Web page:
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Beware! This Facebook page promising instant riches if you join the Illuminati is just using different tactic to defraud you

IN SHORT: A Facebook page promising to change the financial lives of Kenyans and Tanzanians by recruiting them into the “Illuminati” has popped up yet again. But it's a well-known type of fraud, this time employing a different tactic to defraud people.

The Facebook page Karibu illuminati bila kafara ya familia yako 0743367031 is promising to change the financial lives of Kenyans and Tanzanians by recruiting them into the Illuminati.

“Karibu illuminati bila kafara ya familia yako 0743367031” is Kiswahili for “Welcome to Illuminati without offering your family as a sacrifice”.

The Illuminati is a popular conspiracy theory, referred to by Vox news as “shadowy cabals that supposedly control the world”. But in Kenya, the term often refers to what is believed to be a network of devil worshippers practising human sacrifice in return for wealth. 

Its posts feature piles of Kenyan and Tanzanian money, cars and women in skimpy clothes – and sometimes all three.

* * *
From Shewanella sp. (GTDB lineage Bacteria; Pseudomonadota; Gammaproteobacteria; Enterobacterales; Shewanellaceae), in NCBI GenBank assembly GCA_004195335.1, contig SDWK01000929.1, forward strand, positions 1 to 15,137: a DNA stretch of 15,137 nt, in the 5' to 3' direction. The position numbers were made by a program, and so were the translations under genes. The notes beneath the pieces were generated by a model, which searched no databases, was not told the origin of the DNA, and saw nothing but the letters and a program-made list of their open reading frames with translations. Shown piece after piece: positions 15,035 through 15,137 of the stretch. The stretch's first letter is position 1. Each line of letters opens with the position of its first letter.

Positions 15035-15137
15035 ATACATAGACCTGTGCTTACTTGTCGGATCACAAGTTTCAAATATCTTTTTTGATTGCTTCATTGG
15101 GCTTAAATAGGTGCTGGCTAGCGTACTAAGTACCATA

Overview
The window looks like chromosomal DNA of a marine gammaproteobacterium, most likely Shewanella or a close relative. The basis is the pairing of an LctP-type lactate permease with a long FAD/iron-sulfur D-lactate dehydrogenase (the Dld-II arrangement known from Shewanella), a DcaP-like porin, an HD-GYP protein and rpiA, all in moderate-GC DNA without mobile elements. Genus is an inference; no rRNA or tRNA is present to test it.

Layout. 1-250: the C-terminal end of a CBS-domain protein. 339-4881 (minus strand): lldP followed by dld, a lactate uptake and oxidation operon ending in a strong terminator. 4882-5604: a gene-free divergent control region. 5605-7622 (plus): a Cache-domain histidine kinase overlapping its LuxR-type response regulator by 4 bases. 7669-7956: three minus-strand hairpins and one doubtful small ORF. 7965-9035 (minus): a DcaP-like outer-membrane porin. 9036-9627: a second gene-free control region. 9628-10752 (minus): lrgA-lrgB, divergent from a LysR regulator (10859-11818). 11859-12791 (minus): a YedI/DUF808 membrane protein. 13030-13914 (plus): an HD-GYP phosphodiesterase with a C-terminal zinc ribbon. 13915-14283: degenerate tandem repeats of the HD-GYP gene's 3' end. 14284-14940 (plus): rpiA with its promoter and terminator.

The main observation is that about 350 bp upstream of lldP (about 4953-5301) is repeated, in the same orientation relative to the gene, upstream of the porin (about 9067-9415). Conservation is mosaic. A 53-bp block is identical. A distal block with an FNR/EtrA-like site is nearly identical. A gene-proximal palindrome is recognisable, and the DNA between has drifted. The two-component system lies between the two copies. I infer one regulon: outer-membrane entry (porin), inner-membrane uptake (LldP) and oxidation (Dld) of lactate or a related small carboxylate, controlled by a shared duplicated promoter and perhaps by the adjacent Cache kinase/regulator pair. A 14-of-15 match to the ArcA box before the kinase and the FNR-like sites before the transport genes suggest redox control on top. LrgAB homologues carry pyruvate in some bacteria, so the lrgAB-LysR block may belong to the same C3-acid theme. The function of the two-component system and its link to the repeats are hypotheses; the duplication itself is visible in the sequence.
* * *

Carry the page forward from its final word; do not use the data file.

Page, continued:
But are these offers and the Facebook page to be trusted? We checked.

KenyaProfile_Scam

Another fraud scheme

To understand how the joining process works, Africa Check sent a message to the cell phone number provided in the ad. The ad says the number belongs to “Madam Nancie”, the organisation’s “agent”.

Someone asked for our name and location and after answering, a woman sent us a voice message explaining how it worked.

She told us that if we joined we would be paid KSh20 million at the end of every month, with a daily reward of KSh4,000. She also promised to open a “big business” for us in our preferred location. 

But there was a catch. She explained that we would first be issued with a “magical neck chain” that would attract customers to our business. But it was not for free. We were asked to part with KSh700 for the chain. A condition to pay before further engagement is usually a clear sign of a scam.

Africa Check has debunked similar scams using the Illuminati idea to defraud users, but the majority were targeting M-Pesa shops in Kenya. M-Pesa is a mobile money financial service by Safaricom and widely used in Kenya. Safaricom is the country’s largest telecoms company. 

This seems to be a different tactic. But the page is still fake and the offer of riches is a scam.

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